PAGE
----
Many DNA databases, including Ancestry, 23andMe and MyHeritage DNA, have family search features, which match your DNA with that of potential relatives. These features help users searching for family, including adoptees and children conceived through sperm donations. Almost every DNA testing service we interviewed for this article had a story ready about how its service facilitated a heartwarming family reunion. Like these from Ancestry, this one from MyHeritage and this one from 23andMe. Because many DNA services also have resources like family tree builders, the tests work in tandem with genealogical research.
Health & Wellness tests: There are a ton of health and wellness DNA tests. We found several specifically oriented to dieting and weight loss, including embodyDNA, Vitagene, DNAFit and the several options available through the Helix marketplace. While there definitely are some links between DNA and factors that contribute to weight, we advise taking these diet plans with a grain of salt, as DNA science is still a relatively young field. We similarly advise caution for the multitude of non-diet health and wellness DNA tests, which offer insights into your sleep, food sensitivities, and vitamin and mineral levels. And double that for medical information found in consumer DNA kit test results. While medical insights learned from taking an at-home DNA test may be interesting, it’s best not to take them too seriously. If you have a concern about a genetic predisposition to a disease, it’s best to talk to your doctor instead of relying on a direct-to-consumer kit.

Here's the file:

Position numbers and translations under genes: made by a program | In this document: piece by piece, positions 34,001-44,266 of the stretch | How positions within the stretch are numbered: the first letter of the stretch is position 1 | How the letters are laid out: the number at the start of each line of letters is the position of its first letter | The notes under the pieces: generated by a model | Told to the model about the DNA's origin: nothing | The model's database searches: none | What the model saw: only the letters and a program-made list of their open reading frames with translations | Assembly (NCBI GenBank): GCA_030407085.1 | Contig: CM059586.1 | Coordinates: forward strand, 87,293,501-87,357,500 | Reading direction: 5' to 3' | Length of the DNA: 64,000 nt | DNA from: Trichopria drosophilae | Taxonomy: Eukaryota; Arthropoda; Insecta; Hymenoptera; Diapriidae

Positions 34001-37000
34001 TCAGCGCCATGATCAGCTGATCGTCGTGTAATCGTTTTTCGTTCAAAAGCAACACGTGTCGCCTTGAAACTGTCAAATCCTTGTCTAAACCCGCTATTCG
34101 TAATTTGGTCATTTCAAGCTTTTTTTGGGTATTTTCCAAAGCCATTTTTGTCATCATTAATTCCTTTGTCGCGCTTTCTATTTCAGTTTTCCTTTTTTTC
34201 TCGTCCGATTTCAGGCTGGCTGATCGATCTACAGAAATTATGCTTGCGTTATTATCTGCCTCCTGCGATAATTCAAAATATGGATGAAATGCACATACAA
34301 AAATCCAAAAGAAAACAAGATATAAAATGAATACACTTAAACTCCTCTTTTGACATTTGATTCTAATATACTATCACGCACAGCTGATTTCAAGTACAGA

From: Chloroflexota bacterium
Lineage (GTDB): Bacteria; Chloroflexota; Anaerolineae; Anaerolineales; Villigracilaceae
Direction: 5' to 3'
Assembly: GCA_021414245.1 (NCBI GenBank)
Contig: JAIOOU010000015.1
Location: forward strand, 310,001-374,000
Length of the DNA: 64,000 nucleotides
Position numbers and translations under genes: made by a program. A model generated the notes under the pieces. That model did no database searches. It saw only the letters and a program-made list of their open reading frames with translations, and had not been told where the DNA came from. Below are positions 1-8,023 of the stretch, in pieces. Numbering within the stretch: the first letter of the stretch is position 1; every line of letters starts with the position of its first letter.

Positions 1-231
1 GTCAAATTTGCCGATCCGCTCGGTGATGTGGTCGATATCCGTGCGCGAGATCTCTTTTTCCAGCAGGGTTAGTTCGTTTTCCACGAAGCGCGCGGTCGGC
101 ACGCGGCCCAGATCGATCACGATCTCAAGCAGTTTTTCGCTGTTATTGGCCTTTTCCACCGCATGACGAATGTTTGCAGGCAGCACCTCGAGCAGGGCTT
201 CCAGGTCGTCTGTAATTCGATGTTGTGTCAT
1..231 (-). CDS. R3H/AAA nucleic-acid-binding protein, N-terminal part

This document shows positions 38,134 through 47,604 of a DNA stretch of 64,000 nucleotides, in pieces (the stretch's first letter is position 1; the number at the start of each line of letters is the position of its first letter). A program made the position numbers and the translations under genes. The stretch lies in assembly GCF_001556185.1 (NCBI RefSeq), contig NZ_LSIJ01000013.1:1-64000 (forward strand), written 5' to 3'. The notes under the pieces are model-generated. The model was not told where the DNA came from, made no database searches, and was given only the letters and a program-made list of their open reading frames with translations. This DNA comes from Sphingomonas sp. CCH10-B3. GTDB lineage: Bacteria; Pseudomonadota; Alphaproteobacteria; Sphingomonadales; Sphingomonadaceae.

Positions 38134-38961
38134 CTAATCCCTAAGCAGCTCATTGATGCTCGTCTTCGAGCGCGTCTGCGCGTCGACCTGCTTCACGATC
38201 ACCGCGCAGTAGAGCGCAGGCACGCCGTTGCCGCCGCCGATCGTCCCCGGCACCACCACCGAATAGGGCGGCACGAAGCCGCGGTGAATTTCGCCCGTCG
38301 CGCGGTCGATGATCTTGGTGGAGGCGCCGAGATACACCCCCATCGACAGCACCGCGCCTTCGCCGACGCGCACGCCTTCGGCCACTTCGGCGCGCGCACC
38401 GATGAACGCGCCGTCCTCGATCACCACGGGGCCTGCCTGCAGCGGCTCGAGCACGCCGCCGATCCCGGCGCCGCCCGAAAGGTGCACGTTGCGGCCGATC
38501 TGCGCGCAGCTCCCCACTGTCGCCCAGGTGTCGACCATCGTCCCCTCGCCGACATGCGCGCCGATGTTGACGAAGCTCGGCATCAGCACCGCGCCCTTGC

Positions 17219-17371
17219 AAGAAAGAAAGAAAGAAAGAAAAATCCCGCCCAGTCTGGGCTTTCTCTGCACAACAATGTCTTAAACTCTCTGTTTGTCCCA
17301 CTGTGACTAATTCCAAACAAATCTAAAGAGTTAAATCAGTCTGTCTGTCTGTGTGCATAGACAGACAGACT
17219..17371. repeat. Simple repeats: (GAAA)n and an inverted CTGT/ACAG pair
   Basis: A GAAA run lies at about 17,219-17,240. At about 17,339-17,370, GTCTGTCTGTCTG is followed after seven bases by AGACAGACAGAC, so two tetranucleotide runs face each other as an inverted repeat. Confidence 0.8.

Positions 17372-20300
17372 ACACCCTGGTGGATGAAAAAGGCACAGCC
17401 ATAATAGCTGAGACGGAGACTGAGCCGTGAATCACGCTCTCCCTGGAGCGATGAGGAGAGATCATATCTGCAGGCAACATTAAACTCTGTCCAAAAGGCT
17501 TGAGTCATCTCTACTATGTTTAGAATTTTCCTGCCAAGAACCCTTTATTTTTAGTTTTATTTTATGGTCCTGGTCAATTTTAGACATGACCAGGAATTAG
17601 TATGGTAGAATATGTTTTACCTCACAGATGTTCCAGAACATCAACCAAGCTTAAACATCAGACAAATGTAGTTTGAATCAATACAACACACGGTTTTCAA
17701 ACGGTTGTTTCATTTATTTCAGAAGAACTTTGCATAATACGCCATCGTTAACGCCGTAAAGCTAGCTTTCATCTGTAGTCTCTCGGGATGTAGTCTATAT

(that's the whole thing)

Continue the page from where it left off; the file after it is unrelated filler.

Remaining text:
EasyDNA specialises in paternity testing. Results provide 100% accuracy if the male tested is not the biological father of the child and a 99.99% probability if he is the biological. We also offer a wide range other tests including DNA Profiles, DNA Art, Twin Zygosity DNA Testing, Forensic DNA Testing, Genetic Predisposition Test and Ancestry DNA Testing. Our many relationship tests will help determine whether alleged relatives, such as siblings or grandparents and their grandchildren, are truly biologically related.
Direct-to-consumer DNA tests are still relatively new. The first ancestral DNA test launched in 2001 by FamilyTreeDNA, but companies didn’t start genotyping autosomal DNA until 2007. Still, tests and results have come a long way since then, with much lower prices and streamlined sample collection, registration and results. If you’re still on the fence about whether or not to buy a DNA ancestry test for yourself or as a gift, here are a few things to consider.

A DNA paternity test can answer a multitude of questions. Which is why when deciding to get a DNA paternity test, the purpose should be carefully considered. A DNA paternity test for peace of mind, where the samples are collected at home, cannot be used for legal purposes. The added expense of maintaining the strict chain of custody required for legal testing, where samples are taken at an authorised collection centre, may not be necessary.


Whether it’s an autosomal test, a Y-DNA test or an mtDNA test, virtually all providers use the same science. Some providers offer an ‘off the peg’ solution such as Ancestral Origins™ or AncestrybyDNA™, so if you’re interested in these you should shop around for the lowest price. Most providers offer a test that interprets and presents the results in a unique way, so if one of these catches your eye, look for examples of how the results are presented on their website before you buy.

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